The concept is what they HOPE you welcome.  But ask yourself why they need to be open between midnight and 2am.  Ask yourself why there's more bar area and dance club area than bowling alley area.  Is it really for bowling?  And do you want your children having to go past to gigantic bars (with drunken revelers) just to get to the bathrooms? 

Truth Hurts
Truth Hurts

Sorry to disappoint you, Mr. Danger, but that stretch of Greenville Ave. is NOT, i repeat, NOT, zoned for "entertainment".  In fact, all bars operate illegally in that area BECAUSE it is NOT zoned for entertainment.  This is way all the bars "pretend" they are restaurants, because it is zoned for commercial business which includes restaurants but does NOT include bars.

Check your zoning facts next time you make these outrageous statements. 

eastdallasgirl
eastdallasgirl

Remember when we had Tango across the street?  Plenty of dancing, but no place to park. Valets had a lot of trouble with the neighborhood - and that was back in the 1980's.   Why not a 2 story parking lot behind the bowling alley?

jj
jj

I agree.  It would be nice if they would commit to a regularly scheduled "family night" or "teen night."

Gravyfoot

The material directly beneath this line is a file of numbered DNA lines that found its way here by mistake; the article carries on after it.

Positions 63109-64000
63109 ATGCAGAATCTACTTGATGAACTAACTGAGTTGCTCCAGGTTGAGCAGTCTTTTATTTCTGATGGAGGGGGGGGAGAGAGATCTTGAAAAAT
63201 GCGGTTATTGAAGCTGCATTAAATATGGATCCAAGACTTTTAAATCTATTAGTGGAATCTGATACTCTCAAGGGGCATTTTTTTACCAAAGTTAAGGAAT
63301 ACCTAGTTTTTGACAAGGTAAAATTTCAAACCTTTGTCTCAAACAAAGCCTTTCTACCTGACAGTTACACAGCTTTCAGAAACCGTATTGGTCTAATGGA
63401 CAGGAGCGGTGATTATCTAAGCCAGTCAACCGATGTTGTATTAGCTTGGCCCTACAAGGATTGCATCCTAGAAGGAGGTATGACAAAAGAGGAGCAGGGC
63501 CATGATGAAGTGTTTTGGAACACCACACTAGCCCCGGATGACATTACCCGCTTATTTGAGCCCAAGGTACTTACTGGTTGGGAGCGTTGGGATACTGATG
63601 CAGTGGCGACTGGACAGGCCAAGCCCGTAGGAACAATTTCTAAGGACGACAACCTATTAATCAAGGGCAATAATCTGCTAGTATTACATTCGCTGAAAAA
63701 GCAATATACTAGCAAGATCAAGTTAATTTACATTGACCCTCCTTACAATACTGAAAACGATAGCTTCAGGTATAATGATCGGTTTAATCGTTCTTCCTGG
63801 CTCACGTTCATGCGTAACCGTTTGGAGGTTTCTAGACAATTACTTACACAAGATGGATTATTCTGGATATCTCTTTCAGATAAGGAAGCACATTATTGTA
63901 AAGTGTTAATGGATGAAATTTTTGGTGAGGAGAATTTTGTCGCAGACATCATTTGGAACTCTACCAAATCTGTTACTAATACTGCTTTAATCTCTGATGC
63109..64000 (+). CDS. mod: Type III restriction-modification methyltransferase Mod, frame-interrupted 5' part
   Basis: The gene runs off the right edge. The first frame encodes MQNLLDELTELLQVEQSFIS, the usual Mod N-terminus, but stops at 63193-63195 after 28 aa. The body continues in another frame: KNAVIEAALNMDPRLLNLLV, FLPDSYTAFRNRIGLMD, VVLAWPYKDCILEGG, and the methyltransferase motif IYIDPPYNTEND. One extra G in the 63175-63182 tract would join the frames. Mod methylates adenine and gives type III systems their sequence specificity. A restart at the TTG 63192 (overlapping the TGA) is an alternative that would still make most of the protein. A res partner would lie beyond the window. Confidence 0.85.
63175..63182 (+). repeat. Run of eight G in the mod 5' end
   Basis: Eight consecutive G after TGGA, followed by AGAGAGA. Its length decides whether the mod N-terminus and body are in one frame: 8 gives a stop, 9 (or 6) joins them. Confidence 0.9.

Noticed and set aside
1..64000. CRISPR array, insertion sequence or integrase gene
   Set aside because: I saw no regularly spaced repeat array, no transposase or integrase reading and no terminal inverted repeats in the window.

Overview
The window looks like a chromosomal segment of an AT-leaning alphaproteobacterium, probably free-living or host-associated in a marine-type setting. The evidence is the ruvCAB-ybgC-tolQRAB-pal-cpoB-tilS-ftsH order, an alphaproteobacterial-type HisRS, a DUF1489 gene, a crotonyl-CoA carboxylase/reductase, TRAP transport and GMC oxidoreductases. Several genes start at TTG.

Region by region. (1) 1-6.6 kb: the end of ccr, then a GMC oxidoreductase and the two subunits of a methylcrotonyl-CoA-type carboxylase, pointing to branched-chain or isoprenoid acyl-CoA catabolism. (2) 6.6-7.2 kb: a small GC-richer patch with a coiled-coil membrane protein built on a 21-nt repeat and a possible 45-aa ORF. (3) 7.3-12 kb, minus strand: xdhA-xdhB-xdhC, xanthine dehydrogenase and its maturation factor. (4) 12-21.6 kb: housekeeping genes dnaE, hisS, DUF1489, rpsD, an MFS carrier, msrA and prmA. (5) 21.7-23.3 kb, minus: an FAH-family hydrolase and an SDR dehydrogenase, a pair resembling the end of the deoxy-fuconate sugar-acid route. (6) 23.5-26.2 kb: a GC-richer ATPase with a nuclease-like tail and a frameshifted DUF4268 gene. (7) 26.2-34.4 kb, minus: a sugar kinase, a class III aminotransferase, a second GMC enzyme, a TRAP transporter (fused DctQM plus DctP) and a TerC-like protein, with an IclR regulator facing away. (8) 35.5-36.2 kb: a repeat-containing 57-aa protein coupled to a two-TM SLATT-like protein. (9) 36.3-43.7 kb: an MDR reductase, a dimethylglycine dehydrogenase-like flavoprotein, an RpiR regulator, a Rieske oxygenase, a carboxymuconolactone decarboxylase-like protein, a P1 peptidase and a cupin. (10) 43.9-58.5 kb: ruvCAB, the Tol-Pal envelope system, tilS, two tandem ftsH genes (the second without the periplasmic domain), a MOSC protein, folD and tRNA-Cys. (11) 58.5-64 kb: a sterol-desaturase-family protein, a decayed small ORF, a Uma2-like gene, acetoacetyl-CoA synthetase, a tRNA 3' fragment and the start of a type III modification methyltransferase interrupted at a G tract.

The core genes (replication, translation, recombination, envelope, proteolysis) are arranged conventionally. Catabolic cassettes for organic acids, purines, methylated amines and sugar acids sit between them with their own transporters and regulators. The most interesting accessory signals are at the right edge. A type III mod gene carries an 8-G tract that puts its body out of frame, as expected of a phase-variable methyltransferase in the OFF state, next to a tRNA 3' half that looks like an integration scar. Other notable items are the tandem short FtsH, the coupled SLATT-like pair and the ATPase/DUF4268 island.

Gravyfoot

Nothing fights obesity like 10 frames of bowling.

scottindallas
scottindallas

Like anyone has a blemish free ass for long.

eastdallasgirl
eastdallasgirl

It's tied to the parking issue.  And the beef jerky counter.

Zander
Zander

It's tied to the dirt.  Not building, not owner, not tenant.  Like herpes, only louder.

rumpunch
rumpunch

As a resident of the area, I see that most outside visitors to the area look at the area on a broader scale.  What I mean is, they include lowest greenville with lower greenville. They are very different.  The vibe around Blue Goose and Terrelli's is a lot different.  Outsiders go to Blue Goose and criticize the people on Richmond, Oram and Prospect 10 blocks south for complaining.  I for one would love my part of Greenville to be like that part.  A few shops, a bank, some restaurants and a few good bars would be ideal.

We moved to area for nightlife, we don't want to move to the suburbs and eat at Applebee's.  We do want a well controlled neighborhood partner to serve us.  It is our neighborhood and we should be the primary beneficiaries.  We welcome the well behaved outsiders to fill the excess capacity to keep the neighborhood vibrant.

Fools Game
Fools Game

Are you implying that Madison Partners is not being truthful? 

I'm shocked, I tell you, shocked!

Yes, that is the new dance in town.  Go before the CPC and ask for something that sounds good, then when nobody's looking, change the venue to a dancehall/bar.  That is the way it's always done on Lowest Greenville.

scottindallas
scottindallas